Manhattan is the perfect setting for a romantic teen comedy. The city is loud, bustling and well lit.
New York serves as its own character in “Nick and Norah’s Infinite Playlist,” which opened Oct. 3.
Although the teens are on their own the entire night (there are pretty much no people over age 25 in the entire movie), the adventurous nature of the city helps create a cohesiveness in the film.
However, the location is not enough to completely save this movie from being a carbon copy of other teen films.
The film is set in an indie world of obscure bands and teen drinking, but the sweet puppy love of the two main characters helps keep the movie from being too sugary.
Michael Cera, from “Superbad” and “Juno,” plays nerdy Nick who opens the movie by leaving a pathetic voicemail for the girl who has just dumped him.
His ex-girlfriend, the wicked queen bee Tris, has moved onto another guy, while Nick is still pining away.
Nick’s friends convince him to get out of the house and go to see their band play at a local venue.
While playing in a club, Nick meets Norah (played by Kat Dennings from “The 40-Year Old Virgin”).
She becomes embarrassed of being alone and asks Nick to pretend to be her boyfriend for a little while. Thus begins a night to remember for the eventually smitten teens.
While the comedy could have sustained itself on the two just spending time together, newcomer director Peter Sollett has Norah chasing after her drunken best friend, Caroline.
The stereotype of the smashed high school girl is played expertly by Ari Graynor (Meadow’s roommate in “The Sopranos,”) but after awhile, the audience just finds itself wishing she would pass out already.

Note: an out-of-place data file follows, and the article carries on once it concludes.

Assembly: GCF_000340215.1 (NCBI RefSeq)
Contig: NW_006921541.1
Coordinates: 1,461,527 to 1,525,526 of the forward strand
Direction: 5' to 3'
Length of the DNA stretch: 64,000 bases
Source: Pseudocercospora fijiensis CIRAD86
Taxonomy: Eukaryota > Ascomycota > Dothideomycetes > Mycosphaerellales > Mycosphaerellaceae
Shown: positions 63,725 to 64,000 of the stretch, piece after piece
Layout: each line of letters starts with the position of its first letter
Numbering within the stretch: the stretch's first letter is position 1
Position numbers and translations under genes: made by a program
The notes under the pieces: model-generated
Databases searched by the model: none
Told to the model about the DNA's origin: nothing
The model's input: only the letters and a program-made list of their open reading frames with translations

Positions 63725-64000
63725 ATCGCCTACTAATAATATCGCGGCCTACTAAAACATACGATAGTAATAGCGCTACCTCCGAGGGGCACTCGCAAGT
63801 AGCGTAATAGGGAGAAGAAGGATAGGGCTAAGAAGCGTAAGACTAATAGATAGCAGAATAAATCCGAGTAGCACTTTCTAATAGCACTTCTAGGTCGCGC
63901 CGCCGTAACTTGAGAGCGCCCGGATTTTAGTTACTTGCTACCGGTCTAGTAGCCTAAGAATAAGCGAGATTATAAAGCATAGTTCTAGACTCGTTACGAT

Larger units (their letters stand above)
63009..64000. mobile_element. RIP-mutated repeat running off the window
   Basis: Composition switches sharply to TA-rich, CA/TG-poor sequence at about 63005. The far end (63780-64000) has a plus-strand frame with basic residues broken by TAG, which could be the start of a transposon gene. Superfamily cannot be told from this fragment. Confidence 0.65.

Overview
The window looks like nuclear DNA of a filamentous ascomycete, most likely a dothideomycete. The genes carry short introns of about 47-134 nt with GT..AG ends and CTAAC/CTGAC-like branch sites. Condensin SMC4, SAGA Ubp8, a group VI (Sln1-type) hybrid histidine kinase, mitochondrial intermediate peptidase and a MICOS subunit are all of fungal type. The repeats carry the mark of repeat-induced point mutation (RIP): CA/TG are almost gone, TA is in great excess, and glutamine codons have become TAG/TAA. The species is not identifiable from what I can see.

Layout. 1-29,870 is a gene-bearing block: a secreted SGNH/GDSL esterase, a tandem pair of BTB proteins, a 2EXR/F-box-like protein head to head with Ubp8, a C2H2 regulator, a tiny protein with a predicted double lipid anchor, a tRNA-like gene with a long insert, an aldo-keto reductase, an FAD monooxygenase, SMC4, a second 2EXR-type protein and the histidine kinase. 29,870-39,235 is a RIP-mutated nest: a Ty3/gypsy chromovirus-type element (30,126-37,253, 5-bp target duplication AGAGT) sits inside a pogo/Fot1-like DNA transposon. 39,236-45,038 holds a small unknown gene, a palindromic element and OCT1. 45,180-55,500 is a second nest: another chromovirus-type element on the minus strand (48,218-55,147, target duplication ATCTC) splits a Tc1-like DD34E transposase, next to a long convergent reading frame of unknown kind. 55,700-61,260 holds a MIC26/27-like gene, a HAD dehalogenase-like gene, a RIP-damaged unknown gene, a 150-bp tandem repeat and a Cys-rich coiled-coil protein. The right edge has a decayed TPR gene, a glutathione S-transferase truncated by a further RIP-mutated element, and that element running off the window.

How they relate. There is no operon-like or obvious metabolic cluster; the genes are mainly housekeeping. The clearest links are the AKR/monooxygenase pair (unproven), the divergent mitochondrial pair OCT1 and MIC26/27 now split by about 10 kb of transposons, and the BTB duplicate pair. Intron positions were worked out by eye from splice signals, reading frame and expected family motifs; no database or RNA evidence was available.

Caroline is meant to get laughs, but her character comes off as a super-annoying cliché.
The night is spent trying to track down Caroline and then follows the efforts of getting her home safely.
While these antics are occurring, the group of teens is also searching for a band, Where’s Fluffy, that gives secret performances.
Throughout the night the fans get clues and try to track down what venue the band will be appearing at.
The teens are so devoted that they spend nearly all of the night trying to find the band.
The band, along with Nick and Norah’s choice of music, provides the perfect avenue for the movie to showcase some indie/alternative rock.
Bands like Vampire Weekend, We Are Scientists, the Shout Out Louds and the Submarines all get played throughout the film.
The soundtrack is the perfect opportunity to infuse the teen flick with appropriate tunes that the characters would actually listen to.
Overall, this movie could have benefited from some originality.
The music has not been overplayed; there are hardly any gross-out scenes or graphic sex scenes.
But, the movie lost its inventiveness somewhere in the translation.
The movie and its tone feel exactly like “Juno” without the pregnancy. Even the opening credits are almost identical to the previous indie darling.
“Nick and Norah” would have been far more interesting if the scenes had not played out like a replication of teen movies that have already been released.
Erin Konrad can be reached at firstname.lastname@example.org.